As chief logistics officer for Avnet Inc., my focus is obviously on making sure that all aspects of Avnet's logistics operation — from warehousing and inventory control to transportation management — support our ability to satisfy customer requirements in the most efficient and effective manner possible.
The problem is, there is a critical element of our order fulfillment function that falls outside of Avnet's physical control — the ultimate delivery of product to the customer. So, how do we assure that our product is handled with the same professionalism and proficiency we expect of our employees once it crosses the loading dock doors into our freight carrier's possession?
As the customer, one might think that I hold all the cards and can therefore dictate my terms. There are two major flaws in reasoning. First, having worked for many years now in a service-based business, I know what it's like to be on the other side of the table, facing customers who care only about meeting their requirements, with little or no appreciation for the value I bring to the engagement. I don't like it, and I won't put my suppliers in that position.
In addition, as consolidation in the carrier community has limited the number of viable suppliers, the balance of power between shippers and carriers has shifted. With their increased leverage, carriers are reportedly becoming “more selective” in their choice of customers, according to the 24th annual State of Logistics Report released earlier this summer by Council of Supply Chain Management Professional.
Therefore, it is more critical than ever that today's shipping customers make a concerted effort to be good customers. Clearly there are certain basic expectations in any business relationship, these include treating your counterparts with respect, paying your bills on time, and communicating in a clear and timely manner. In the logistics world, however, there are some additional measures companies can take to facilitate the capable and cost-effective fulfillment of your product.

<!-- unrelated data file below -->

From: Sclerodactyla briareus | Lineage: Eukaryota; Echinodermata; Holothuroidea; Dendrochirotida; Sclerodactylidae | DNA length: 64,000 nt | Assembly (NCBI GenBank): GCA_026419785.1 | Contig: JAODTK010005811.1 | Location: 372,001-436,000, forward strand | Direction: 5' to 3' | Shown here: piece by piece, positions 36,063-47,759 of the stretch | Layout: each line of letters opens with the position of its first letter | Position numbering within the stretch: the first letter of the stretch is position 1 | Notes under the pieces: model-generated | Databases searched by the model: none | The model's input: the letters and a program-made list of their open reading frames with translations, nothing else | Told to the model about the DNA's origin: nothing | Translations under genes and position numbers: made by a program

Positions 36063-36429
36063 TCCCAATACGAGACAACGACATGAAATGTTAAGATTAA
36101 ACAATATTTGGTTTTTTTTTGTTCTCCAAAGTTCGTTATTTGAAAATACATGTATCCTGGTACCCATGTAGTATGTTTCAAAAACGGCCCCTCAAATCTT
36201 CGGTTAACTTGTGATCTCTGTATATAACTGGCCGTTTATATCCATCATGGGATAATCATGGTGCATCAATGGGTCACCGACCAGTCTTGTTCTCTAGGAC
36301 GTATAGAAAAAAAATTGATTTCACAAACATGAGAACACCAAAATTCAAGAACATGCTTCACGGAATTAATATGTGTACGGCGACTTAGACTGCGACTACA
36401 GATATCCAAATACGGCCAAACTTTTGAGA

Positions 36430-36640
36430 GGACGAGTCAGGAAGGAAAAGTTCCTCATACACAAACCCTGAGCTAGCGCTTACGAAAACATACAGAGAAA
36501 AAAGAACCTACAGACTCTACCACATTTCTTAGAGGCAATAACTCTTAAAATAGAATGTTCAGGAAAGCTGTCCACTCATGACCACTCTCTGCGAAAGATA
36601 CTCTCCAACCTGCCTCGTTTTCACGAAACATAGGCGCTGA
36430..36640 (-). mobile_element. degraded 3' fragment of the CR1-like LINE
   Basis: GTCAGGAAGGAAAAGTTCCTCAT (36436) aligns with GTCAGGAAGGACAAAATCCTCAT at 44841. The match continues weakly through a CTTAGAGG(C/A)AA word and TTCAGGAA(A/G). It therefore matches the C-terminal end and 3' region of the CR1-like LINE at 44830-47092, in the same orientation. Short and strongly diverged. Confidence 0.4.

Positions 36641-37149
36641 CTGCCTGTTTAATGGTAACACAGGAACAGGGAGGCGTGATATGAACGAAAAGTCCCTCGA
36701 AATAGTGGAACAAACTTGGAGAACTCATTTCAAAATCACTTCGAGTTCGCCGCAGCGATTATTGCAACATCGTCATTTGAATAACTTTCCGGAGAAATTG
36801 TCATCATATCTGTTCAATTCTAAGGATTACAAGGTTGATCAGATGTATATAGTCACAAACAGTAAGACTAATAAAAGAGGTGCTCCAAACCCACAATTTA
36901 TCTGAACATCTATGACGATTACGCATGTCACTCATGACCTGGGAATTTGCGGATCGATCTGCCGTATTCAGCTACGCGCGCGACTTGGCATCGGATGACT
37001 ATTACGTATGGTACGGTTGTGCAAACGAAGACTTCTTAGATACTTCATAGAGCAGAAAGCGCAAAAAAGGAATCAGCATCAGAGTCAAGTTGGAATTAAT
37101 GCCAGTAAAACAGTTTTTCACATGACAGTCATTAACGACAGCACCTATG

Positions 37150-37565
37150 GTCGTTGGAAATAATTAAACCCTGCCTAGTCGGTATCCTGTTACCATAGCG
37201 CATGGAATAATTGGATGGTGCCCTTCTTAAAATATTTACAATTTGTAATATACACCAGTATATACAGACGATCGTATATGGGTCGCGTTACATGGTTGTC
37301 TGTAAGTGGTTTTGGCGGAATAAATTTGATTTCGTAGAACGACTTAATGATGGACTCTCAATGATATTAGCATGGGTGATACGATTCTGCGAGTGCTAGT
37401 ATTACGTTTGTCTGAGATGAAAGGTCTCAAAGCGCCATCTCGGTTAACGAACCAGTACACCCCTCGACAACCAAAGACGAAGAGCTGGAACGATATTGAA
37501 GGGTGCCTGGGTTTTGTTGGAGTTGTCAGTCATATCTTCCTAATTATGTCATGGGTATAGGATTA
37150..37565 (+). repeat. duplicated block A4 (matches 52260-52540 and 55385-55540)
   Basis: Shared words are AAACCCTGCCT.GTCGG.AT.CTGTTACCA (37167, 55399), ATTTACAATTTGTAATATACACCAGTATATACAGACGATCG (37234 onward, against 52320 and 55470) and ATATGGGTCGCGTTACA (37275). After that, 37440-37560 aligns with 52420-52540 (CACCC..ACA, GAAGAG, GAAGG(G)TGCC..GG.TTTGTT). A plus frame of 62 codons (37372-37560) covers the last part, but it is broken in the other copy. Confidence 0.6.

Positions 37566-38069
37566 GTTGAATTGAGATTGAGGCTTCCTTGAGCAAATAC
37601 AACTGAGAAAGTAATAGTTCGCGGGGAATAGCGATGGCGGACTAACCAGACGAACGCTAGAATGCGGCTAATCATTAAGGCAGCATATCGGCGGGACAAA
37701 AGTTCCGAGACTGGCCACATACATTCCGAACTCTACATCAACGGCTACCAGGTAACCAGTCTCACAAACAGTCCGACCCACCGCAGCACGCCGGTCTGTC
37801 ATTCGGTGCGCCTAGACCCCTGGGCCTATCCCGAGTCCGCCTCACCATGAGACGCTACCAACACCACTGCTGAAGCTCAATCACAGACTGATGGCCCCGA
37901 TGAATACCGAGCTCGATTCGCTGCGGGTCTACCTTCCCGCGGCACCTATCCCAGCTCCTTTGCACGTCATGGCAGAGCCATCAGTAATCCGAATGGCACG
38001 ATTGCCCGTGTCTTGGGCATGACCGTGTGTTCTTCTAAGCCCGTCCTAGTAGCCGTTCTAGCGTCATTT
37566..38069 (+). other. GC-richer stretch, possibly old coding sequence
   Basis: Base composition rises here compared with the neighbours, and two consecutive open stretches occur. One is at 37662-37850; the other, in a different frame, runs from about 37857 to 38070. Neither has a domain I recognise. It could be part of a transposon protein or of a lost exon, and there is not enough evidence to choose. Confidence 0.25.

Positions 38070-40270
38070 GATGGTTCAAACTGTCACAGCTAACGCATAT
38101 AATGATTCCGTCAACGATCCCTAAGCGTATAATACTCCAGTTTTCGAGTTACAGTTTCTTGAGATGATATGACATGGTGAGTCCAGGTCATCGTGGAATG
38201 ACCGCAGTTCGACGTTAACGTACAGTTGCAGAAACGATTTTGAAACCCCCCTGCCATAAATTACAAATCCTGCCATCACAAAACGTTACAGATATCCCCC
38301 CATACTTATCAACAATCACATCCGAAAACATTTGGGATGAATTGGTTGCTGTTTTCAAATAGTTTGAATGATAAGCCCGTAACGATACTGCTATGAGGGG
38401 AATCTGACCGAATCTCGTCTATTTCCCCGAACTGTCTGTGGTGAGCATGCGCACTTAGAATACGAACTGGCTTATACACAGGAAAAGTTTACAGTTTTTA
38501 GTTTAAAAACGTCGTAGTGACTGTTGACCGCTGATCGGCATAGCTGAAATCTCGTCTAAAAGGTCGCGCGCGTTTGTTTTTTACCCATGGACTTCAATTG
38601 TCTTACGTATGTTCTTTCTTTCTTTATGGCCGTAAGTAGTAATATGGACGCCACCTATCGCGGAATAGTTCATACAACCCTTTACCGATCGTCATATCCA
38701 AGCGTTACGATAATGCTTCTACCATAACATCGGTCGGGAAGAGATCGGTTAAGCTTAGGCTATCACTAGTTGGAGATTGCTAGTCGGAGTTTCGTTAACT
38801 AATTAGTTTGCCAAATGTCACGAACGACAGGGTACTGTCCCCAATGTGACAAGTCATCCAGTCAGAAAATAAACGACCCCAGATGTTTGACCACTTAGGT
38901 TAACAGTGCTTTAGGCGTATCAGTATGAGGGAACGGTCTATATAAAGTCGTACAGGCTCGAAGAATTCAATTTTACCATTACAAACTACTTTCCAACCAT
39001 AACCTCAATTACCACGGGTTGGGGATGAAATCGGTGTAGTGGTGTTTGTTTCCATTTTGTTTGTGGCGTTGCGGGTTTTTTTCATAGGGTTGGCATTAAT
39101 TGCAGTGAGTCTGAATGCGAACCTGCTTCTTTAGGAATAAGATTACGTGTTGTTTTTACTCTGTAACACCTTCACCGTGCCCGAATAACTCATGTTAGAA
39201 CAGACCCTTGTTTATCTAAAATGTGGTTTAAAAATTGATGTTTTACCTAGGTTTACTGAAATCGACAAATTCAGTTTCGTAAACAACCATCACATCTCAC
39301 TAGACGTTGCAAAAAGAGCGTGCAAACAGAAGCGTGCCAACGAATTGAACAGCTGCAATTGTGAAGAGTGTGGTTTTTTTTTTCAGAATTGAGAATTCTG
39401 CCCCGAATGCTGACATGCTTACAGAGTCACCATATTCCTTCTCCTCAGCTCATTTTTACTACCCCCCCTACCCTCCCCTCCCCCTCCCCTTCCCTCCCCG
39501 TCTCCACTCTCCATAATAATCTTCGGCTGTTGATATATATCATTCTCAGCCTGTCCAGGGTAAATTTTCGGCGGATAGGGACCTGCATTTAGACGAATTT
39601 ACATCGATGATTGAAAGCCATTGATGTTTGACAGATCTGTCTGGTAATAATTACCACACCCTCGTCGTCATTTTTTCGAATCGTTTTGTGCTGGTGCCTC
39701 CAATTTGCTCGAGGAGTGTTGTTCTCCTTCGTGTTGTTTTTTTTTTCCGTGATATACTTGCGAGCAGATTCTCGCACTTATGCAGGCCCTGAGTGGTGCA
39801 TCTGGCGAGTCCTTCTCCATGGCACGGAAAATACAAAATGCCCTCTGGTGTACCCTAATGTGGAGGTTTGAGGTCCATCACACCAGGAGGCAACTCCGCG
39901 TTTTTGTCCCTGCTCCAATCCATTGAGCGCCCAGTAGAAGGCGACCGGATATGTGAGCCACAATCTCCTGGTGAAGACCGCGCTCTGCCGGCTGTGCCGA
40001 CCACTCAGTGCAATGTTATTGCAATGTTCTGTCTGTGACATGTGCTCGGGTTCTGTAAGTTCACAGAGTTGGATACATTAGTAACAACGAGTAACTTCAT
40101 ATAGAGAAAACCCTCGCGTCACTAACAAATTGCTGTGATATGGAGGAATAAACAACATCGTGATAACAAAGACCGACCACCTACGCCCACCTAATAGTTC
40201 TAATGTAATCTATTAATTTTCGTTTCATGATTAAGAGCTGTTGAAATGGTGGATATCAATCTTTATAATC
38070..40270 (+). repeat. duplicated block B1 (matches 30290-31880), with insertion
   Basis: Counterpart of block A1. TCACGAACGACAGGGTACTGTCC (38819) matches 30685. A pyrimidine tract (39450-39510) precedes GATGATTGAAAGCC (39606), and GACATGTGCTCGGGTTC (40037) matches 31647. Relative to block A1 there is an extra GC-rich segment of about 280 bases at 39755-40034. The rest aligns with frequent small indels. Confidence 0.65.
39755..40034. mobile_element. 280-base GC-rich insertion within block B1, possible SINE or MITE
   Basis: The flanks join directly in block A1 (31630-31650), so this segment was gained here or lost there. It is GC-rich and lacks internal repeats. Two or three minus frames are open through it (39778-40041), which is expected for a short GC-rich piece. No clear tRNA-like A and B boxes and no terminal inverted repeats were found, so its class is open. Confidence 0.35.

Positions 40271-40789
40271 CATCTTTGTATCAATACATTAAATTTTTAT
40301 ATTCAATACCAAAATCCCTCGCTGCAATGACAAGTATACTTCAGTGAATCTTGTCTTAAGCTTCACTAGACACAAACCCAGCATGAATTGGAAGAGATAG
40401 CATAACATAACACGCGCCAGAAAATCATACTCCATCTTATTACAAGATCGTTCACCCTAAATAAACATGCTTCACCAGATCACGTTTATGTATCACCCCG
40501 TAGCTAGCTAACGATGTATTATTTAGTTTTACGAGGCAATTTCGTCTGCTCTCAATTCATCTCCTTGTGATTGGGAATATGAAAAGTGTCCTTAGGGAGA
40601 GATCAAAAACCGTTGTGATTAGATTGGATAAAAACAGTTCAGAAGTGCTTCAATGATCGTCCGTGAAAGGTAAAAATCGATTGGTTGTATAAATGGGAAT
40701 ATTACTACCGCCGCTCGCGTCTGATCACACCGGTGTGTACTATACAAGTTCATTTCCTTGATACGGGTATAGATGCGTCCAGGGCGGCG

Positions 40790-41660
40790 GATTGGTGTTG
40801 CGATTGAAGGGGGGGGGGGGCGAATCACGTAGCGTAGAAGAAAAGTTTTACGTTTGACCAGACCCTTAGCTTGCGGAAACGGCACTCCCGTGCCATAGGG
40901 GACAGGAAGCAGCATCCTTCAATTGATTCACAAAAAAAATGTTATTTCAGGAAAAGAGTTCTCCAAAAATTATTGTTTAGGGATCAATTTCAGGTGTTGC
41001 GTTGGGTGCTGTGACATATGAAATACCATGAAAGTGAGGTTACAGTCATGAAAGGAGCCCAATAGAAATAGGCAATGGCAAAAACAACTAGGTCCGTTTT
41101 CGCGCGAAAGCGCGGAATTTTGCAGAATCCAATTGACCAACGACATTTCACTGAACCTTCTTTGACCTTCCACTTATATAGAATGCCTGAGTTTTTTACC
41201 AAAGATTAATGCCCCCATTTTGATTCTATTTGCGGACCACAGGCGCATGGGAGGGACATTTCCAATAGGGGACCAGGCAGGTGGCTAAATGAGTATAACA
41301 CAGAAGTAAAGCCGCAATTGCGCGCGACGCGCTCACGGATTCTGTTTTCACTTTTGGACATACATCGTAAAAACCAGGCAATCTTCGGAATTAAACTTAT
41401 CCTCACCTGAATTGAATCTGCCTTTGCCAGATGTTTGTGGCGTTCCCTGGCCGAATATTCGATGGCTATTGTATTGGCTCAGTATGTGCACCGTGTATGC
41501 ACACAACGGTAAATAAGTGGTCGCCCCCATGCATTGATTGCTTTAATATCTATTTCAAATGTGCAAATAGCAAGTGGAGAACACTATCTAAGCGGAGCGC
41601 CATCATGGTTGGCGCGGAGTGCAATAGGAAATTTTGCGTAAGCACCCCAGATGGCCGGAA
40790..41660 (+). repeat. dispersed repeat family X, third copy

For example, the increased globalization of business has been accompanied by an onslaught of new international trade regulations and customs requirements. If I am shipping a product from Avnet's Chandler, Ariz., warehouse to a customer's EMS provider in Shanghai, and I do not include the correct gross and net freight, there is a good chance that shipment will be delayed or will cost more than expected. While many carriers specialize in dealing with these complicated import/export rules, it is important that you, as a shipper, have at least a working knowledge of those import/export directives that apply to your business so you are not inadvertently putting up roadblocks for your carriers.
Customers can also ensure they are extracting the most value from their carrier partners by laying out clear expectations at the very start of a new program. This includes providing as much disclosure as possible about your freight requirements, such as inbound freight, backhaul opportunities, pallet configurations, loading processes, freight density, lane-by-lane volume, seasonality issues, and any other relevant aspects of your shipping processes and requirements. Keeping your primary carrier up to date on any significant increased activity or closures that might impact their capacity planning is also recommended.
It is also important to understand all the services your primary carriers can provide. The cost of transportation is more than just your negotiated freight. Understanding the services they can provide can turn you from a freight customer only concerned about price to one who is driving more value for your company and making you more important to the carrier.
While I have not personally heard of any instances where carriers are actually turning business away, it stands to reason that these providers will focus their attention on those customers that show a clear commitment to maintaining a long-term win-win partnership. Remember, a little good will goes a long way.